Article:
Finally, The Galactic Menagerie provides an array of ready-designed critters for you to let loose, or at least to serve as examples for your own designs. There are also some charts to allow you to modify creatures depending on the environment in which they are to be found - so you can have a tropic rain forest or open plains version of a given animal, similar enough that the relationship can be discerned but different enough to be distinct... and of course, fitting in with wherever it is that they live.

Overall, this provides a good and comprehensive if mechanistic way to come up with animals to be found on all those worlds that are out there for your Travellers to explore. A few examples of how to take a creature from fiction and slot it in to the system, so that you can generate the essential statistics to use it in your game, would have been a useful addition... and I do wonder what they all taste like and how you cook them!

[5 of 5 Stars!]
Supplement 11: Animal Encounters
Publisher: Mongoose
by Jacob R. [Verified Purchaser]
Date Added: 01/10/2012 15:38:54

Animal Encounters is a fine bestiary for Mongoose Traveller. Not only are the advertised encounters present for all sorts of worlds and habitats, but a very workable animal creation system. The creatures rolled will be unique and memorable thanks to the quirks system.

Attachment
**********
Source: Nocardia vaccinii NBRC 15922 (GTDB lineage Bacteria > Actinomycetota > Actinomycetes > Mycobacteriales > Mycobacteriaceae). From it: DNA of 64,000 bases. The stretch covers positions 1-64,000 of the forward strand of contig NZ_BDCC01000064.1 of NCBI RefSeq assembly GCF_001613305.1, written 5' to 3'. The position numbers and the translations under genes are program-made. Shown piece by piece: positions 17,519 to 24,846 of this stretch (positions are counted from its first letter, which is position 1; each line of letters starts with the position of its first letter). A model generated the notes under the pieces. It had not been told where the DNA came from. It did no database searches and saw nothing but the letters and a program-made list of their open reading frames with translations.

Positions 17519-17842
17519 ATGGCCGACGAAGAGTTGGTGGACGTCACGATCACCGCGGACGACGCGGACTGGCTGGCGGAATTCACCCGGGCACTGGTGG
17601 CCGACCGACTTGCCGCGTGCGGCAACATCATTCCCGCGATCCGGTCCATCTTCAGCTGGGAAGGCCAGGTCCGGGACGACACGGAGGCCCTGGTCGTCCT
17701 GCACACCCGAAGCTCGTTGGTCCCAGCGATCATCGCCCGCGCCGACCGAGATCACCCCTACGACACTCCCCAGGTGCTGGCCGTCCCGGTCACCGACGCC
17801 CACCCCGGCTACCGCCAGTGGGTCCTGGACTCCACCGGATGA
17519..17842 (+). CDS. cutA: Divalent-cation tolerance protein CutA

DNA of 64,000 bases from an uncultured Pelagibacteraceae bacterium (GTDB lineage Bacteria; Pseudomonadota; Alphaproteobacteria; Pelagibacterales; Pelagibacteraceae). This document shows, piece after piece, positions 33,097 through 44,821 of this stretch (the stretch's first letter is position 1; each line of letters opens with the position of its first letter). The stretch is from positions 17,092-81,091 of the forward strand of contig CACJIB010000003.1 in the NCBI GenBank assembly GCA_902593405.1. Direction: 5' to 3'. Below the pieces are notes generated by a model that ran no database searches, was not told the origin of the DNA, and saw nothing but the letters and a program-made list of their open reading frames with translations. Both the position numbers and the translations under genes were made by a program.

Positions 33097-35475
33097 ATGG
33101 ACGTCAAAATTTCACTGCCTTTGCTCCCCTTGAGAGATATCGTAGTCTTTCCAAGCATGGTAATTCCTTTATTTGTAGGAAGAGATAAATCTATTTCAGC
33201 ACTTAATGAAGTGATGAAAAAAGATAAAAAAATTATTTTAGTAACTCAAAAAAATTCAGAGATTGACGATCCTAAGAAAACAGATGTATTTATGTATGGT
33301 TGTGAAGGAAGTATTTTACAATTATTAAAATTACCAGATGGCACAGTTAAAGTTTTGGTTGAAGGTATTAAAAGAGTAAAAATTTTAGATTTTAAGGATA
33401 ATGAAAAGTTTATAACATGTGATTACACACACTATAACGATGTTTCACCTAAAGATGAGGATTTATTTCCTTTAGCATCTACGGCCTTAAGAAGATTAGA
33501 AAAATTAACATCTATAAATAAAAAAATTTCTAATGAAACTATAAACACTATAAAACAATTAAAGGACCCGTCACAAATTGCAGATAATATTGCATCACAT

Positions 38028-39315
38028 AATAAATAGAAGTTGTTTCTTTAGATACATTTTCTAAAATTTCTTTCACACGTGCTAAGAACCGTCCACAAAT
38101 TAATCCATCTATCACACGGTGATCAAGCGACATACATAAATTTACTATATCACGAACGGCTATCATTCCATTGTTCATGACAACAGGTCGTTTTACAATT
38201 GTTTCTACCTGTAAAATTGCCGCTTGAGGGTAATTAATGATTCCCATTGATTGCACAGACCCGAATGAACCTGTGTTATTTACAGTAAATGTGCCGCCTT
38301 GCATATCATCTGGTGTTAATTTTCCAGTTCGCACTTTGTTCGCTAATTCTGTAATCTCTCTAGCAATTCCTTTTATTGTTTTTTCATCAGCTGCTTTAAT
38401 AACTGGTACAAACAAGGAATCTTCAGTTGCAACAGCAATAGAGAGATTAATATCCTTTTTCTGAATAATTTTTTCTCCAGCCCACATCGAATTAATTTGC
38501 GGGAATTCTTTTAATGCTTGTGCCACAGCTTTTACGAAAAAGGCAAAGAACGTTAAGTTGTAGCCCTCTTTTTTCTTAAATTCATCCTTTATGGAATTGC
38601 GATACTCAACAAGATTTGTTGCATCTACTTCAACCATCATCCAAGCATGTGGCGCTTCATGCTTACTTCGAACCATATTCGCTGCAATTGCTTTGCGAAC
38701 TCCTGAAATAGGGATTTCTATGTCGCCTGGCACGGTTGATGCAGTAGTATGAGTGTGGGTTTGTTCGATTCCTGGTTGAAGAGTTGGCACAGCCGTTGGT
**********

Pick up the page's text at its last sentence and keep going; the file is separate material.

One complaint is that the animal NPCs in the encounter section do not have a size given. One is supposed to infer size from physical characteristics. The book is skimpy in the art department, but what's there isn't bad. Overall, this is a book that I definitely recommend. It takes the animal creation process from the core book and adds many options.

[4 of 5 Stars!]
Supplement 11: Animal Encounters
Publisher: Mongoose
by Alexander L. [Featured Reviewer]
Date Added: 12/30/2011 07:16:49

Originally posted at

Supplement 11 is a very traditional entry into the Traveller supplement line: take an element that exists in the core rules in a rudimentary form, and expand upon it. In this case, it takes the basic rules for animals, all manner of non-terrestrial animals, and turns out 96 pages of support for them.